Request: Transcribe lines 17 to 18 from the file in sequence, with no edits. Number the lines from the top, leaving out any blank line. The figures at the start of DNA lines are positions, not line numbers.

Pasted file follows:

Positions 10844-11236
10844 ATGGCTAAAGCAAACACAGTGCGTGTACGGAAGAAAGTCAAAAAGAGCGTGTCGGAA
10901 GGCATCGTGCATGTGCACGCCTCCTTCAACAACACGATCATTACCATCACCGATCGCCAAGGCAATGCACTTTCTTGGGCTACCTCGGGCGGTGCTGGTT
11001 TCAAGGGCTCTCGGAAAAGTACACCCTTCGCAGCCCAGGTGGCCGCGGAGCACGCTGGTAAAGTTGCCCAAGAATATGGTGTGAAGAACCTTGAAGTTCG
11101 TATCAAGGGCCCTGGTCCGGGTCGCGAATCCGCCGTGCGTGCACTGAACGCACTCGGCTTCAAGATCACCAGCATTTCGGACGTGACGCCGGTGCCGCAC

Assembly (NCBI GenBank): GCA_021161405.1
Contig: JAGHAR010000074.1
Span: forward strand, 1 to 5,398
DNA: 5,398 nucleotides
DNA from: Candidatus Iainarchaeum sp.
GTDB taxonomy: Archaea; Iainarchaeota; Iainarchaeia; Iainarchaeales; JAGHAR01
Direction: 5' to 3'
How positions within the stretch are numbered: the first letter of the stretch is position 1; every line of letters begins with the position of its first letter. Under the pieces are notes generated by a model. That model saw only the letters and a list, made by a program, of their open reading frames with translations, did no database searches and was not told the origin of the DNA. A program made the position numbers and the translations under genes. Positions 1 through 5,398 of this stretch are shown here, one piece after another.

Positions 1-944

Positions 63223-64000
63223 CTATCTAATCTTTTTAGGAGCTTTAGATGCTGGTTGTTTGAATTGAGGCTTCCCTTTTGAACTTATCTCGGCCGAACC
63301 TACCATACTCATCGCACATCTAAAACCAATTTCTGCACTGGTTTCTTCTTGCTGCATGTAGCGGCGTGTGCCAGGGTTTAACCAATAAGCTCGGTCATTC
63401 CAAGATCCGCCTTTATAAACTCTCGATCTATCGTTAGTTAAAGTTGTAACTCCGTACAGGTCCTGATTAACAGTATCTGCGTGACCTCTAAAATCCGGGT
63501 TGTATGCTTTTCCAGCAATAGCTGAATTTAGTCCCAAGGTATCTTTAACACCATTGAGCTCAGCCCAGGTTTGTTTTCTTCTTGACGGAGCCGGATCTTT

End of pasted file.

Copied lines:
63301 TACCATACTCATCGCACATCTAAAACCAATTTCTGCACTGGTTTCTTCTTGCTGCATGTAGCGGCGTGTGCCAGGGTTTAACCAATAAGCTCGGTCATTC
63401 CAAGATCCGCCTTTATAAACTCTCGATCTATCGTTAGTTAAAGTTGTAACTCCGTACAGGTCCTGATTAACAGTATCTGCGTGACCTCTAAAATCCGGGT